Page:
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Understanding the Controls of an RC Airplane

As a newcomer to the radio control flying hobby, learning about the primary rc airplane controls of your new plane is key to becoming a good pilot, and getting the most out of your model.


Primary controls

RC airplane controls are, of course, the same controls as those found on real planes and they control the model in exactly the same way.

The four primary controls of an rc plane are throttle, elevator, ailerons and rudder. The elevator, ailerons and rudder are known as control surfaces and the picture below shows where these main controls are located on a fairly typical 4 channel rc 'sport' airplane....

The primary rc airplane controls

Above: location of ailerons, elevators and rudder on an rc plane.


The control surfaces are the hinged sections of the flying surfaces (wing, tailplane and fin) and each control surface moves - up and down in the case of elevators and ailerons, and left and right in the case of the rudder.


This movement alters the airfoil shape of the entire flying surface, and thus changes the amount of lift/downforce/sideforce being generated by that flying surface. The airplane responds to these changes in force.


This movement of the control surfaces is referred to as deflection or throw. The very crude (sorry!) animation below shows how a control surface moves in relation to its parent flying surface:

Deflection of an rc airplane control surface

Which controls do what?

Now you know where the primary rc plane controls are located, let's take a look at each one...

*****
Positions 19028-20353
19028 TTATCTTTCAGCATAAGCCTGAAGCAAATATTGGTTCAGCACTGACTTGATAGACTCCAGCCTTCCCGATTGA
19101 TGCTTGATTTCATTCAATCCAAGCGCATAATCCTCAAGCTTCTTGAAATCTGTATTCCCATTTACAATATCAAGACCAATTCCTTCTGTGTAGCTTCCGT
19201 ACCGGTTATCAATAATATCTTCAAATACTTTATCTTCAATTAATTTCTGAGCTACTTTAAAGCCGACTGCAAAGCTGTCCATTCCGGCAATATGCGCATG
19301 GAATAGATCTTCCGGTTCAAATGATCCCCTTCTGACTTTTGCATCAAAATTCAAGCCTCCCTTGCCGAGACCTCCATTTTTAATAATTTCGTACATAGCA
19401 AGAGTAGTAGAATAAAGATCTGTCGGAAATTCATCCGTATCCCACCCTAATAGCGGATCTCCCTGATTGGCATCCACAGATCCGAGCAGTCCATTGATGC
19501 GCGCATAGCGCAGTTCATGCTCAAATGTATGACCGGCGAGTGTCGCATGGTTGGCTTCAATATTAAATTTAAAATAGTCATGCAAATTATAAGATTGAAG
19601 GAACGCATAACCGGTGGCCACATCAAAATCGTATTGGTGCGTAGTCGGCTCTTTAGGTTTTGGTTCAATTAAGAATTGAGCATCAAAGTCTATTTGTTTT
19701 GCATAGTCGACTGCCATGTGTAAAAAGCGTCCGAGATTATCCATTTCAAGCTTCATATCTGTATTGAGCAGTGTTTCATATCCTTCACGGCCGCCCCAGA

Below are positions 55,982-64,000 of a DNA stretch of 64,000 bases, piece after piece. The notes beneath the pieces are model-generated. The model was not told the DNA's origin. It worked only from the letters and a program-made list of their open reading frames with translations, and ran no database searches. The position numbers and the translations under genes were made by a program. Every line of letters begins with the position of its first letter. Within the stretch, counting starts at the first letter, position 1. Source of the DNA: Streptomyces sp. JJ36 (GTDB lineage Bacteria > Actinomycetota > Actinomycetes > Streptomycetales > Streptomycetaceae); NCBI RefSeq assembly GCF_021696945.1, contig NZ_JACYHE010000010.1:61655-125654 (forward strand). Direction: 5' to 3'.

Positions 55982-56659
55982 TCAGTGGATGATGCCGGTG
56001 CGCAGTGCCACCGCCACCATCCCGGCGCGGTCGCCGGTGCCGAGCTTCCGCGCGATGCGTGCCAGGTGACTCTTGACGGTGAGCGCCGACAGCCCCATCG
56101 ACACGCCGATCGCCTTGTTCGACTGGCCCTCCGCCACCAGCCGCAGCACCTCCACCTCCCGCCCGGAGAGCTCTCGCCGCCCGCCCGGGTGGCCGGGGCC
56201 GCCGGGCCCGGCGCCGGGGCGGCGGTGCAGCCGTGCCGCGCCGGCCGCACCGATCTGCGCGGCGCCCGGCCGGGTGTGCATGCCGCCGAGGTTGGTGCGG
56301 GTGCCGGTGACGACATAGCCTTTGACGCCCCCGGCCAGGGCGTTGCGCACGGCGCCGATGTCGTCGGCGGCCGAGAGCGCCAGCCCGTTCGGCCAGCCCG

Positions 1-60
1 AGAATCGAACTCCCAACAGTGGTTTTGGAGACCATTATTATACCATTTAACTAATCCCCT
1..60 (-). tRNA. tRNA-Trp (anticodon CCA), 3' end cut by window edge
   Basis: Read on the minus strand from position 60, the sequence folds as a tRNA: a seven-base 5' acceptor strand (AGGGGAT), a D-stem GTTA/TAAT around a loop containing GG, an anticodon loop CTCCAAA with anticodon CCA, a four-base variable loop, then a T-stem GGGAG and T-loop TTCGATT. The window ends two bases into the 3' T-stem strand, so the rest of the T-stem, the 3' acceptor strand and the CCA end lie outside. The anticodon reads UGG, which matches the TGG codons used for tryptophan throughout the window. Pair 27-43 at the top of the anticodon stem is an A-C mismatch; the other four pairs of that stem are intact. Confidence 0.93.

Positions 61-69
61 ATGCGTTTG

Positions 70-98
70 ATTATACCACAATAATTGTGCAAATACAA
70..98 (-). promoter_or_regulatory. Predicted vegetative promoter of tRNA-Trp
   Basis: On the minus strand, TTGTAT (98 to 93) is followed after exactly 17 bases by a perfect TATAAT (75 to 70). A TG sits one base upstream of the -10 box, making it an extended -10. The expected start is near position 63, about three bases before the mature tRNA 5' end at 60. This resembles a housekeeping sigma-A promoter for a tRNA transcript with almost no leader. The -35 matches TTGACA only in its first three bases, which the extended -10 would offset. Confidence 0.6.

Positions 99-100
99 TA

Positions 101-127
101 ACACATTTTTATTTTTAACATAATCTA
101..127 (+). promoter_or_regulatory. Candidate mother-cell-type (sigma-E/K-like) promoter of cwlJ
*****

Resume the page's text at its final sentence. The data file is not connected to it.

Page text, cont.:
Throttle assembly of a glow plug engineThrottle controls the speed of the engine and hence how fast or slow the propeller turns.

On a glow plug (or petrol) rc airplane engine the throttle works the same as any internal combustion engine throttle, by changing the amount of fuel and air that enters the combustion chamber of the engine. The carburettor is operated by a single servo connected to the venturi of the carb, which opens and closes (thus changing the fuel/air mixture) in response to your throttle stick movements on the transmitter.

On an electric rc airplane the throttle is usually referred to as motor power rather than throttle. Very basic electric rc planes (i.e. toy ones) might not have proportional control to motor power but just a simple on/off switch instead.


Electric planes that do have proportional control to motor power have an electronic speed control, or ESC, that controls power to the motor in direct response to your Tx stick movements.


In the air throttle/motor power not only controls the forward speed of the airplane but also, more importantly, the rate of climb and descent, because different amounts of lift are generated at different airspeeds. For example, if your landing approach path is too low you can make the airplane rise slightly without changing speed much, simply by opening the throttle instead of using up elevator. Conversely, closing the throttle will cause the airplane to sink before the speed reduces.


Using throttle/motor power in this way is the correct way to fly your rc airplane, but many pilots use the elevator to control altitude and rates of climb and descent rather than engine speed.



The elevators are the hinged section of the tailplane, or horizontal stabiliser, at the very rear of the airplane and are the single most important control surface.